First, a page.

7. What is the problem? Also, if you're on Windows and you don't want to use VISA, you have other options, for example the SerialPort class from System.IO.Ports in the .NET system library.
  8. One right way to do this is to allocate a pointer to a memory block (using DSNewPtr), pass that to the DLL, and then inside the loop call MoveBlock to copy the current data to a wire. That way no changes to the DLL are necessary, unlike SDietrich's suggestion.
  9. A wire branch NEVER creates a copy. Copies occur only at nodes. This is apparent when you use the "Show Buffer Allocation" tool. Each function determines whether it needs to modify the value on a wire. If it does, and if it can't get exclusive access to that value, then it makes itself a local copy. If, however, the value on the incoming wire isn't needed anywhere else, then the function can do its work in-place instead of making a copy. I'm going to use the term "reader" and "writer" here to refer to functions that read a value off a wire, and that modify a value on a wire, although I'm sure those aren't the official NI terms. If you branch a wire to multiple readers, no copy should occur. If you branch to several readers and one writer, the compiler will usually arrange to do the reads first, then the writer, so no copy needs to occur. If you branch such that you need to modify the value and also keep a copy of the original value, or branch to multiple writers, then of course copies are made. In your example, I wouldn't expect the VI to make an additional copy even though there are two outputs - unless the front panel is loaded, in which case it may make copies for display.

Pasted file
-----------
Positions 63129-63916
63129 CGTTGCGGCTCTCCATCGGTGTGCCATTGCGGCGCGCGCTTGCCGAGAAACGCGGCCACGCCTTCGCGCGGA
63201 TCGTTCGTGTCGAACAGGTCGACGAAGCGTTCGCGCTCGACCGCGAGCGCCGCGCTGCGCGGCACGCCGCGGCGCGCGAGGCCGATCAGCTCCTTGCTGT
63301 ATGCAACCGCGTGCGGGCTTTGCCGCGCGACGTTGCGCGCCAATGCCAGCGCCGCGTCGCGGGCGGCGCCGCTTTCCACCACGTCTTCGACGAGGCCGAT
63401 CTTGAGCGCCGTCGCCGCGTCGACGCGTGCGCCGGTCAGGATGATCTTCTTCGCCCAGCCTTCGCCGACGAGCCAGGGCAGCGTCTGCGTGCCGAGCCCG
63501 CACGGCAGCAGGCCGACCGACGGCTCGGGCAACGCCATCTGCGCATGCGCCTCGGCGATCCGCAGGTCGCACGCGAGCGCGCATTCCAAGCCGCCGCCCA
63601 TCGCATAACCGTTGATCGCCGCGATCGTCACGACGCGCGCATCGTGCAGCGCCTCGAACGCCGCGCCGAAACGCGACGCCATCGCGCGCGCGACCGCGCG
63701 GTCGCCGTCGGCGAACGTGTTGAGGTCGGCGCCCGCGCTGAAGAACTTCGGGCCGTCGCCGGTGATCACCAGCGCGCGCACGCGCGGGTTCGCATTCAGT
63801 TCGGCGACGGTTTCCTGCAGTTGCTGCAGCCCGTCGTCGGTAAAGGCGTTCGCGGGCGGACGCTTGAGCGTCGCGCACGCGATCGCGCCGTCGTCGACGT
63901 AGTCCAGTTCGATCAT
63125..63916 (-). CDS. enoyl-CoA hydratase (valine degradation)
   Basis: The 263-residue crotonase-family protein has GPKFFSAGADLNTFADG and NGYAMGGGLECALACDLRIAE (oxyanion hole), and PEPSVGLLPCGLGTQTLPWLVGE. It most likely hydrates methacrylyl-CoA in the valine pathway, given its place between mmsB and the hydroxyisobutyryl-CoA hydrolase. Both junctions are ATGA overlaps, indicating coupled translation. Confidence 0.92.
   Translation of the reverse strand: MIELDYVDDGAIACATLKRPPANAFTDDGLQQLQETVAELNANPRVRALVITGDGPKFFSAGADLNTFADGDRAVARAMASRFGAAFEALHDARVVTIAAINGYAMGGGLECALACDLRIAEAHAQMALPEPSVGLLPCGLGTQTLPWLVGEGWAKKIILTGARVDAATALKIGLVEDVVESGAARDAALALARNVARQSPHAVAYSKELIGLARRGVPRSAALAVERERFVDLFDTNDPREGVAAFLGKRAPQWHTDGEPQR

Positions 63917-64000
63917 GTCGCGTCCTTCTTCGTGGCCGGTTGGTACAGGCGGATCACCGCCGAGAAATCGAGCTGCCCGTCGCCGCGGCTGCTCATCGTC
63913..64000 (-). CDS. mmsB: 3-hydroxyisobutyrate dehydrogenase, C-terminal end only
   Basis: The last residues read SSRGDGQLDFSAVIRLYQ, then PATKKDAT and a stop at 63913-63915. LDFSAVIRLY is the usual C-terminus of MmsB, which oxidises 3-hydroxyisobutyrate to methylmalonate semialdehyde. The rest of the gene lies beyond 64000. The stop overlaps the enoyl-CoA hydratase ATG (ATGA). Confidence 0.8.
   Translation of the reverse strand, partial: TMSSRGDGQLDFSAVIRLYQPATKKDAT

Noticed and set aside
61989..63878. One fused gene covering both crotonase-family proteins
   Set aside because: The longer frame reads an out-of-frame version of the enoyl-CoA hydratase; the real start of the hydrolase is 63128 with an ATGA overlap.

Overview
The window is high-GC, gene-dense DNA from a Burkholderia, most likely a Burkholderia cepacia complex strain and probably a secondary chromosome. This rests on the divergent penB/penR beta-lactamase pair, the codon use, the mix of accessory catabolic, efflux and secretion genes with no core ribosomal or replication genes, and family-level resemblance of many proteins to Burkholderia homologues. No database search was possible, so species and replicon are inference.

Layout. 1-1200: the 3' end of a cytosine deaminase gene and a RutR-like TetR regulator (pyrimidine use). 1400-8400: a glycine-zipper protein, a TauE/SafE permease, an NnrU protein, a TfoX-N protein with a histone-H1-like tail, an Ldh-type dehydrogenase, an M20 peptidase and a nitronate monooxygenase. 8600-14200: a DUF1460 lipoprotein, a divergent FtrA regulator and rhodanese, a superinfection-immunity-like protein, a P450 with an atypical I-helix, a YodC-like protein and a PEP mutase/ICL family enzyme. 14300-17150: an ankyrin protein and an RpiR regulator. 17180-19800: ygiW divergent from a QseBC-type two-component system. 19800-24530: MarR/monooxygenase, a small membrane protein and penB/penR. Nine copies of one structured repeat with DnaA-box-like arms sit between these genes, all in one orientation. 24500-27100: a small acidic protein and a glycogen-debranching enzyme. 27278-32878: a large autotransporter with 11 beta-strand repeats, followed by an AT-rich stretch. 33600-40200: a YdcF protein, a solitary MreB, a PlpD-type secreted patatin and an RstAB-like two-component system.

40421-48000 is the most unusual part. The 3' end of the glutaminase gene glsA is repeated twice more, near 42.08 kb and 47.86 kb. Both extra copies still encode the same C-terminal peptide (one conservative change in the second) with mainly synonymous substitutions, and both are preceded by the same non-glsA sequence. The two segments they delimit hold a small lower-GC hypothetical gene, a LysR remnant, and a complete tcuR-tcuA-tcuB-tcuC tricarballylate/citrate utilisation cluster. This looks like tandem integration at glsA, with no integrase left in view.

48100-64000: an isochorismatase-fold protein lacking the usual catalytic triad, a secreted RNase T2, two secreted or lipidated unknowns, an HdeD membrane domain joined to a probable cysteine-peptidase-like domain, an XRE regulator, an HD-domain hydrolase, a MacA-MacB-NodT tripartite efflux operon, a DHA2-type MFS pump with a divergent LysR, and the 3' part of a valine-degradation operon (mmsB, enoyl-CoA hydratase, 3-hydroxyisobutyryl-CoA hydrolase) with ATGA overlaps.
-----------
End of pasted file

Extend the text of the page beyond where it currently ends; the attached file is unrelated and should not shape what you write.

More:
10. I'm guessing you have a different decimal separator than what the VI expects, for example you're using a '.' in your file but your operating system is set to use the European ','
  11. It looks like there are some structural issues with your code. You should not be using so many global variables nor sequence structures. Indexing a single element out of an array is a fast operation, so I doubt that's actually the problem. More likely, when you replace the index array with constants, those constants propagate further down the chain and allow LabVIEW to do some optimizations. For example, the cluster feeding CommandGraph becomes a constant, and the compiler may be smart enough to notice this. It shouldn't affect the speed at all, but you don't need separate Index Array functions, you can expand the function down to index additional elements. LabVIEW will automatically increment unwired indices (although I'm not sure exactly how that works with 2-D arrays, you may want to test). I recommend that you eliminate nearly all of your global variables, use wires to pass data between functions, and remove the unnecessary sequence structures. If your code is still problematic and you're allowed to post it, share it here (zip up the whole project with VIs) and we'll try to provide pointers.
  12. Maybe you could clarify your question. You wrote that you can't read the values in the Processing Loop. I don't even see the PV: Kinect Data variable anywhere in the processing loop. As I mentioned, you only read the MV variable once. When you put a probe on these wires, is the problem that no data ever arrives at the probe, or that you see a value but it doesn't update, or something else? Also, this question has absolutely nothing to do with the original thread since it isn't at all specific to the FPGA PID function; you might want to start a new thread elsewhere.